conceptualization of the problem to be studied the choice of

    methodology,           the specific design used for data                    collection,

    the     wording of questions,              the extent of quality control in

    the     field;     and        other     aspects     of     the   research         process

    (Warwick, 322).

-   The     expedient        answer may be research design                  allowing      the

    collection        of     a variety        of    data,      including        qualitative

    observations.            When     the     results        from such      research      are

    finally     in     it     may     be     very     difficult      for     critics       or

    supporters        to     say anything very definitive about what                      was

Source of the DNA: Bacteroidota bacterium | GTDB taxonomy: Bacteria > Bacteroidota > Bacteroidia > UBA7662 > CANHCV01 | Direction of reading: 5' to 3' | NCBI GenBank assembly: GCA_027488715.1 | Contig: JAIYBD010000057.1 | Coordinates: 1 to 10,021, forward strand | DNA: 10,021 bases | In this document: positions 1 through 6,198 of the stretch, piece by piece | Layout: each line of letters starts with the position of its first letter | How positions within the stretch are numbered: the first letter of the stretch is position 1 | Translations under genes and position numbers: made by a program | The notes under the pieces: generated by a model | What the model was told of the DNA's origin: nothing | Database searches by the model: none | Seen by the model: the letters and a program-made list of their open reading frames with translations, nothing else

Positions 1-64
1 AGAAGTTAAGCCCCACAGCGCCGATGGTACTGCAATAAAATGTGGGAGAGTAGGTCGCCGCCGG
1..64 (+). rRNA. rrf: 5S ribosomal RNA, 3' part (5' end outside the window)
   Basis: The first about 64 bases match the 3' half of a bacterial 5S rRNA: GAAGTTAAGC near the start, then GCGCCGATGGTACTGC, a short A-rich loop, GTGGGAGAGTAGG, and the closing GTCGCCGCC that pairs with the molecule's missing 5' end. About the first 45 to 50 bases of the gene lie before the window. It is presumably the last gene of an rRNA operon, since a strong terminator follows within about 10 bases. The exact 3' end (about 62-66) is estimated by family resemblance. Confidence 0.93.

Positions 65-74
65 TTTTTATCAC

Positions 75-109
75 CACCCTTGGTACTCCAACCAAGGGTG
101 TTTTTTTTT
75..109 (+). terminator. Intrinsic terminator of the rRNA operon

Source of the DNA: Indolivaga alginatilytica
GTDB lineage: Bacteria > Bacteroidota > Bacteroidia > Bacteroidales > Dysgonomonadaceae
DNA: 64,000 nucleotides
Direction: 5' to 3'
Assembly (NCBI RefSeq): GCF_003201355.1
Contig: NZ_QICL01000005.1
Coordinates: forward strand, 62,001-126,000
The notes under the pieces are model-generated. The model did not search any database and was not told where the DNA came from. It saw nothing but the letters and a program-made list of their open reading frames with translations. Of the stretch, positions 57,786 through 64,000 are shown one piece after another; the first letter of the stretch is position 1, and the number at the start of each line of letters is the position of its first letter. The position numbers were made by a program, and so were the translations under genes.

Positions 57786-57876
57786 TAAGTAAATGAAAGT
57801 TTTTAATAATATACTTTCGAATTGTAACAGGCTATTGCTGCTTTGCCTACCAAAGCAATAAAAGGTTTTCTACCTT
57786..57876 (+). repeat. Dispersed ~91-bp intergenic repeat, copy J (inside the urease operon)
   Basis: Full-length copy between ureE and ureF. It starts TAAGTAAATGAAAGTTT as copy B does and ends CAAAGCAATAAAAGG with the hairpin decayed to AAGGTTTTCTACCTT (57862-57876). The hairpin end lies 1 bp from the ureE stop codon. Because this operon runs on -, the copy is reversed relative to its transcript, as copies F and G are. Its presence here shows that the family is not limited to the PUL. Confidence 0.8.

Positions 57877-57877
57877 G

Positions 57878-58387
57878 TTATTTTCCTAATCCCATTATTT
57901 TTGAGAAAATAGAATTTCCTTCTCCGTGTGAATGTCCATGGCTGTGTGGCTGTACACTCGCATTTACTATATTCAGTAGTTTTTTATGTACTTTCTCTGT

produced by the programme under scrutiny (Warwick, 323).

-   Should     some        topic be avoided particularly                 when     they    are

    likely     to touch-off domestic or international                        controversy?

    (Warwick, 324).

-   Ethical     standards           within     organization in            publishing      and

    reviewing        research - dissensus about existence                       of    ethical

    stards;     no     rule        for communicating them;            and       hardly    any

    penalty for violation of rules                    (Vonglinov      &     Luke Novelli,


-   Government       regulations          discuss        avoidance        of     abuses          not

    promotion of morality (Wax & Cassell, 1981: p 228).